5 years, 1 month ago.

Drifting IMU value with spinning motors

I am using the MEMS multi-sensor (X-NUCLEO-IKS01A1) expansion board with the Nucleo STM32F411 as a simple flight controller for a very simple multicopter. The raw values generated for pitch and roll of the combined boards attached to a frame are accurate and reliable when stationary and rotated in space.

However, when hooked up to running motors with the boards/frame stationary, raw values seem to be stable. When rotated in space and brought back to stationary, raw values drift and would not stabilize at any specific value. Also, when rotated in space with motors running, the raw values are random and not remotely close to representing the rotation at all. Values only drift and not sporadically fluctuating. Otherwise, IMU works fine when motors aren't spinning.

I am using Sensor Fusion to get a positional value in terms of degree. I am not sure if I have mechanical or electrical noise or both. If mechanical, I guess foam or gel material should help isolate vibration from the boards from the spinning motors. If electrical noise, not sure what to do differently to avoid drifting values. Does it have any thing to do with sloppy wiring, placement of electrical components, etc, that would disturb signals? Also, I thought that Sensor Fusion already has all the appropriate filters embedded, so not sure if I need physical filter in the electrical schematic to reduce noise.

Has anybody dealt with drifting IMU values when hooked up to spinning motors? Your input is much appreciated.

1 Answer

5 years, 1 month ago.

Just to clarify, everything works perfectly with the motors off. When the motors are on you see a constant rate of drift in calculated orientation indicating that the gyroscopes are measuring a constant non-zero rate of turn. You don't see a (significant) constant position drift which would indicate accelerator errors, just orientation drift.

How are things powered? Are the motors and sensor using the same power source? MEMS sensors can be impacted by noisy power supplies and motors can put a lot of noise onto the power and ground rails.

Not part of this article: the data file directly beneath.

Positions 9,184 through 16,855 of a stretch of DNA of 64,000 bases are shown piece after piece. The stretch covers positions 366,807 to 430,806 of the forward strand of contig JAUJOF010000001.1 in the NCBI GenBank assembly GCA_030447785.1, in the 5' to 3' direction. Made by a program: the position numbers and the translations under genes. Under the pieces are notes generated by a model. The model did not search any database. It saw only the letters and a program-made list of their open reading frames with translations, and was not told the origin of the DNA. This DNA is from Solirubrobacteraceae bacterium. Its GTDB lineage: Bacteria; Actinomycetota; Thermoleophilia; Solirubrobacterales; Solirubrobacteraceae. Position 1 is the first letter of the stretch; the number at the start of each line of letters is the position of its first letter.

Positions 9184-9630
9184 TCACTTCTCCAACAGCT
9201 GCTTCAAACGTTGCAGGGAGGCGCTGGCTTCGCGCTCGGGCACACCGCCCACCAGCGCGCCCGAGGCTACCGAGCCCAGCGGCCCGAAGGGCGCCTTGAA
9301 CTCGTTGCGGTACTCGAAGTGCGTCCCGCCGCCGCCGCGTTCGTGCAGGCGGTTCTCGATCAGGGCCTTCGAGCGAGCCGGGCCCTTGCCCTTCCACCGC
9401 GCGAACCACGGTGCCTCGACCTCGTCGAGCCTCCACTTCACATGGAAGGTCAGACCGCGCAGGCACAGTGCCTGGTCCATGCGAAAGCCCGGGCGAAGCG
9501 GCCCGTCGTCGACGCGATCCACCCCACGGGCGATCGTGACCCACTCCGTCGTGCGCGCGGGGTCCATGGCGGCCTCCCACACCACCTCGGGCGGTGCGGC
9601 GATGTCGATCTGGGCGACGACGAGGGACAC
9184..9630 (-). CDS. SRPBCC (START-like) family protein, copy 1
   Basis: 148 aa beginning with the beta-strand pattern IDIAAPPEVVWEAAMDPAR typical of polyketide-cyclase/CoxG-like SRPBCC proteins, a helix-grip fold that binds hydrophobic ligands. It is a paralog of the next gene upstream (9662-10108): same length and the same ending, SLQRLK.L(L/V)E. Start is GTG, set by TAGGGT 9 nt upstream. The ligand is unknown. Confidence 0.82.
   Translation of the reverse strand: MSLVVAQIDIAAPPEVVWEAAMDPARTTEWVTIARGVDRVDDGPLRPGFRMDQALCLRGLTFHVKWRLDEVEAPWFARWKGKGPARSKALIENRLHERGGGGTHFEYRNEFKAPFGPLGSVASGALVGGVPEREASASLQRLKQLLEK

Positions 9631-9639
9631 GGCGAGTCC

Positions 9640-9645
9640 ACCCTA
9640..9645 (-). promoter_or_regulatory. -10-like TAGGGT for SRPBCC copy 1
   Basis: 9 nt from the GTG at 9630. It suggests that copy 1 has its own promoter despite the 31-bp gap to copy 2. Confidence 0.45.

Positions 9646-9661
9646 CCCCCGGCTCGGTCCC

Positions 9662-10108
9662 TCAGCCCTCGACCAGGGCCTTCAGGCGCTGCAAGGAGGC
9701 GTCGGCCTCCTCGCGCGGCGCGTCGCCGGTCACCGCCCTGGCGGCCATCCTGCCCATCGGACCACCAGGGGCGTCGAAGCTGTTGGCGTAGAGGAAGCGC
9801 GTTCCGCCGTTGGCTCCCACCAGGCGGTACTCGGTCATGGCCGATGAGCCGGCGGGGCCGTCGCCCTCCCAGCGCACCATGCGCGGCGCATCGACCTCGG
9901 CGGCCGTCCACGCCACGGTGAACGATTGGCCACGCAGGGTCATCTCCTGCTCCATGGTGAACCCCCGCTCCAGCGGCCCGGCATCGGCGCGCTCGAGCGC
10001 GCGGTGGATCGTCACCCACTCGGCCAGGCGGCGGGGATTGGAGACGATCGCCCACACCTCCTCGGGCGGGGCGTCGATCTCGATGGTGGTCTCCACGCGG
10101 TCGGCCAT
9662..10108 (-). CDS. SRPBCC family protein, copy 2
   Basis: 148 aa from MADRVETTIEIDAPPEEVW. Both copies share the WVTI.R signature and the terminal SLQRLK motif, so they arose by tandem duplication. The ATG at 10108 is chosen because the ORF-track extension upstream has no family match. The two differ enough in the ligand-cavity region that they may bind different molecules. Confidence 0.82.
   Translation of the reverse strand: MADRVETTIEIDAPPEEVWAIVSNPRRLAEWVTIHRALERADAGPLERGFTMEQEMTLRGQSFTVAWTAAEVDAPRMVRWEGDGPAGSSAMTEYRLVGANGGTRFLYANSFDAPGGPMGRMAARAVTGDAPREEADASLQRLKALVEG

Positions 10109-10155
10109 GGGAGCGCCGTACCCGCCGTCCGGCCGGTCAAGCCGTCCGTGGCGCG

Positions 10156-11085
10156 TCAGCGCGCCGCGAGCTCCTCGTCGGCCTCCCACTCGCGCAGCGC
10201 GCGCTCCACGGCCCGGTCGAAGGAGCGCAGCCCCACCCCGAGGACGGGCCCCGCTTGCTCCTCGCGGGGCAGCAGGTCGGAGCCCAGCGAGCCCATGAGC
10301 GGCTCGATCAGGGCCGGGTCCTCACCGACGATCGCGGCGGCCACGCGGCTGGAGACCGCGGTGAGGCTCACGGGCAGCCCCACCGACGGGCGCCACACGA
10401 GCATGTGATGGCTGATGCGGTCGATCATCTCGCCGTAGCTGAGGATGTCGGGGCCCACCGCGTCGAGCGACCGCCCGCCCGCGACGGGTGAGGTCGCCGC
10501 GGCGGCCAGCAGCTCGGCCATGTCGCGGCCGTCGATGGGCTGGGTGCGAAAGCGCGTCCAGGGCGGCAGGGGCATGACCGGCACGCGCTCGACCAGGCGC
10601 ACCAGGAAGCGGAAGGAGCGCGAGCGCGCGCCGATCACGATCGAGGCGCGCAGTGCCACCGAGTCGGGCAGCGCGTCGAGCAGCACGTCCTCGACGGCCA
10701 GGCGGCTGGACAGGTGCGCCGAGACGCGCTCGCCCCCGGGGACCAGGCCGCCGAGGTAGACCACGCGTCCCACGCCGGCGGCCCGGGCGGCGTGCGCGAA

If possible run the sensors and the motors from two completely isolated power sources, if that fixes it then it's probably a conducted electrical noise issue. You need separate power supplies with a single common ground point and some big capacitors.

High frequency vibration can also cause issues. If that's not the issue try eliminating the mechanical vibration. Unmount the sensors from the copter but keep all the electrical connections there. Now with the motors running but in someway isolated (e.g. get someone to hold it) rotate the sensors and see if the problem has gone. If so then you need some foam, rubber mounting gaskets, springs or whatever else you can fit.

While doing this also try moving the sensors closer and further from the motors, if that has an impact then it is probably radiated electrical noise. You need to shield either the sensors or the motors/motor controllers. A layer of insulation and then a layer of aluminium foil around the sensors if probably your best bet for that.

Accepted Answer

This is really good stuff that I'll keep for reference. It was not electrical noise from the shared power supply. In my case, it was the excessive vibration from the motors and props transferred to the sensors. Held the frame/high spinning motors in one hand and the sensors in the other, rotated sensor board aggressively in space and the sensor values responded reliably, electrical wiring constant.

If spinning motors were enough vibration to affect the MEMS sensor board, I wonder how to prevent mechanical noise when I decide to consolidate MCU and sensors onto one PCB then onto a frame? Is it in the frame design, arm material, motor choice, all of the above or must there always be adequate vibration absorption material for every multicopter built?

posted by Heather Holmes 23 Jul 2016